Fashion is set to be hit twice as hard as other sectors by the Covid crisis, so what do labels need to survive?

Rejina Pyo - Getty Images
Rejina Pyo – Getty Images

The coronavirus pandemic has taken a toll on most industries. Businesses have been forced to pause trading, revamp their entire operational models, and many have even had to close altogether.

The British fashion industry has been particularly negatively impacted, and will continue to suffer as the country recovers from the effects of the Covid-19 lockdown, according to new data released on Thursday by the British Fashion Council (BFC) from Oxford Economics. Already, we have seen Debenhams, Laura Ashley, Aldo UK and Victoria’s Secret UK file for administration, as well as shopping centre owner Intu.

Oxford Economics found that the post-pandemic recession could hit the fashion industry twice as hard compared with the UK overall, with revenue predicted to fall from £118 billion in 2019 to £88 billion in 2020. It says this effectively wipes out the above-average growth achieved by the industry over the past

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Coronavirus masks set the tone in fashion, politics and industry

They are being sold by Kim Kardashian West, Gucci and plenty of others looking to make a buck.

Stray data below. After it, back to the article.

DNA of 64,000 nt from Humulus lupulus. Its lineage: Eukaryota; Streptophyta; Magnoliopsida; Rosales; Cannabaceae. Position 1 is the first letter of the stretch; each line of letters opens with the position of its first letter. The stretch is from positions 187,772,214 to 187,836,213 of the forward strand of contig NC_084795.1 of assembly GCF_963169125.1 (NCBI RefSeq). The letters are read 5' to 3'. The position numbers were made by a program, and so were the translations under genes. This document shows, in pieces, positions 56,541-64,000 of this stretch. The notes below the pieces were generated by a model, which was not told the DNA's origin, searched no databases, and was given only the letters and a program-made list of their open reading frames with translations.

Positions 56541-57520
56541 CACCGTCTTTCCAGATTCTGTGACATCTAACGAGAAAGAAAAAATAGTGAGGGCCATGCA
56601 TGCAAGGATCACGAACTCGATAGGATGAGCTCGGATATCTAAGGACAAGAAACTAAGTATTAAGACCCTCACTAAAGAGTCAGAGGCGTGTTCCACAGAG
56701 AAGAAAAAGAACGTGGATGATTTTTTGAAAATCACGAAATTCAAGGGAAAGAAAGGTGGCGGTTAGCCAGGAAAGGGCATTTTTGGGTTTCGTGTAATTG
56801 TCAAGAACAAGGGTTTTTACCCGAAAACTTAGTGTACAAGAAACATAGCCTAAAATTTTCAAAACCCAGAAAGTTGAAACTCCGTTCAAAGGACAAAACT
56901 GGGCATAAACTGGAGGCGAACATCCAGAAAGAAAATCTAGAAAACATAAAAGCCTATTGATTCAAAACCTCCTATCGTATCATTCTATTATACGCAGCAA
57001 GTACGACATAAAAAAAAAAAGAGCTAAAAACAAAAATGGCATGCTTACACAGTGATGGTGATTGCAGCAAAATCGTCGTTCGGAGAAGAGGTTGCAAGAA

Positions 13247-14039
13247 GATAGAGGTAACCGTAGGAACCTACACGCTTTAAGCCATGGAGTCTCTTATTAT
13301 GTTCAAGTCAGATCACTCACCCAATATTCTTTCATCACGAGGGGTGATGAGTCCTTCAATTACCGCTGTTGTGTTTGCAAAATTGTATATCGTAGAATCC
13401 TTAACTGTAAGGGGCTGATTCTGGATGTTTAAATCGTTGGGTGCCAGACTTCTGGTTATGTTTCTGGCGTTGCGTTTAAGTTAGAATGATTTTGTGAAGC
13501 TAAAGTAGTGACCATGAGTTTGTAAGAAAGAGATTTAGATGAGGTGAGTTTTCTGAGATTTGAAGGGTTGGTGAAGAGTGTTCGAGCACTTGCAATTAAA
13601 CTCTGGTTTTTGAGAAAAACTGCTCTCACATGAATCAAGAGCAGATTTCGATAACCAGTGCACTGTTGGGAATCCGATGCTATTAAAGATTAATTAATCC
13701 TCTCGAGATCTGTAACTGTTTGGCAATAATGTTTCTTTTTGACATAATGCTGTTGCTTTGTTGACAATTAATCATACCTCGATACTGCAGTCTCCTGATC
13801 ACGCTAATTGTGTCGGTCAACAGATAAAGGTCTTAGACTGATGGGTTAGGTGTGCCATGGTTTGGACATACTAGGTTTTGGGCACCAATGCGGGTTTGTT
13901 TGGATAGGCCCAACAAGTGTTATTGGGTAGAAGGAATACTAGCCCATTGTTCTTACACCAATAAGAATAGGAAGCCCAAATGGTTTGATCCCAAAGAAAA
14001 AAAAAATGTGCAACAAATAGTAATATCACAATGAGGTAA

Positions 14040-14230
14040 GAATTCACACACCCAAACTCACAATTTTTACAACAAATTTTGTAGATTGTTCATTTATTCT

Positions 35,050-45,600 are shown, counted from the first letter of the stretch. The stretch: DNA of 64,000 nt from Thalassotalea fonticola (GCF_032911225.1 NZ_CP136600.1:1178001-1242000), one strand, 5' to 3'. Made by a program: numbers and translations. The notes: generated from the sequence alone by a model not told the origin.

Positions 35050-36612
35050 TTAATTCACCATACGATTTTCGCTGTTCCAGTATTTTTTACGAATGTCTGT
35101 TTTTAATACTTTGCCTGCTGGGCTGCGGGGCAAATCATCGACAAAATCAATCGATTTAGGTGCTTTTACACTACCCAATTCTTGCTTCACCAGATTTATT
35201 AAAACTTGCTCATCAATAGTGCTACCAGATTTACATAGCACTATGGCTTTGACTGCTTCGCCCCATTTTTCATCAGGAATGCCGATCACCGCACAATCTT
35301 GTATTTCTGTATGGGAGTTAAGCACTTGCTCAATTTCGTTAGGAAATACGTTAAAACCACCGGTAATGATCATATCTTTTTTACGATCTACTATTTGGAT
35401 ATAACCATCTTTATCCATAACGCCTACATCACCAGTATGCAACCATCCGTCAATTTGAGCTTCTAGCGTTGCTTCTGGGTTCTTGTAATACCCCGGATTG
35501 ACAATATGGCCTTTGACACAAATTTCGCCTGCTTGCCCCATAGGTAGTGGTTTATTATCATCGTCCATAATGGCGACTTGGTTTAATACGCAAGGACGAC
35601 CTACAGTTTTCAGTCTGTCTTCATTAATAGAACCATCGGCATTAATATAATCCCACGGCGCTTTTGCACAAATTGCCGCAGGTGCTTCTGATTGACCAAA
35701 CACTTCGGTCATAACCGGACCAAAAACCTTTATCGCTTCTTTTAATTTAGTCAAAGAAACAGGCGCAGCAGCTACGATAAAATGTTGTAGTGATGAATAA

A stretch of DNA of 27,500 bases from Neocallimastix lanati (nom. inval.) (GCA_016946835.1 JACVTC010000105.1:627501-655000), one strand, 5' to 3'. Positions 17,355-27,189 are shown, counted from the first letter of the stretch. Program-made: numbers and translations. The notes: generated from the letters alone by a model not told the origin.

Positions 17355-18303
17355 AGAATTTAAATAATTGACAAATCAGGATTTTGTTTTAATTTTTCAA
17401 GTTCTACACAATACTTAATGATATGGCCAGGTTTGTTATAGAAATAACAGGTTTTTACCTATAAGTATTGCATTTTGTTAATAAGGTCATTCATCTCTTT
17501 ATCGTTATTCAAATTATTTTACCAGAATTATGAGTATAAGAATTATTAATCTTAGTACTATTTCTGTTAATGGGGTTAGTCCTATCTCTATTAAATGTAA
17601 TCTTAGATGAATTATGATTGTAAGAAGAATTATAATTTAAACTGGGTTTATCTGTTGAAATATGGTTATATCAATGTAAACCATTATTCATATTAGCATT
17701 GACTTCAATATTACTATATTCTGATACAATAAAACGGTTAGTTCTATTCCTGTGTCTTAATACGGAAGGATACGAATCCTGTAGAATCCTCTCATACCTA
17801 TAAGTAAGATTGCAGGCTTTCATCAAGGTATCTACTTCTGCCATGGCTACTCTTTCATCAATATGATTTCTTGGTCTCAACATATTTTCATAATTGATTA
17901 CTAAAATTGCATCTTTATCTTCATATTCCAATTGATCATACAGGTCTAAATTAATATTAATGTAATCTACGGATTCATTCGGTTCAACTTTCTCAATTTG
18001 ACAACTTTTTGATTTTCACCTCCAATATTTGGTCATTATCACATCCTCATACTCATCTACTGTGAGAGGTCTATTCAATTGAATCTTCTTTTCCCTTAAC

They have led to lawsuits, violent assaults and police intervention.

They could help determine whether President Donald Trump or Democratic challenger Joe Biden emerges as the victor on Election Day.

“Masks are becoming a new dividing line,” said Douglas Brinkley, a professor of history and the Katherine Tsanoff Brown Chair in Humanities at Rice University. 

During the coronavirus pandemic, face masks worn to protect people from the transmission of COVID-19 have been transformed. There is the clear-mouthed mask, which allows the deaf to read lips; the straw-holed mask, which allows the thirsty to stay hydrated; and the “trikini,” which allows bikini wearers to coordinate tops and bottoms with a matching mouth covering.

A sign of the maskmaking madness: A recorded phone message for customer service at Singer, manufacturer of sewing machines, warns

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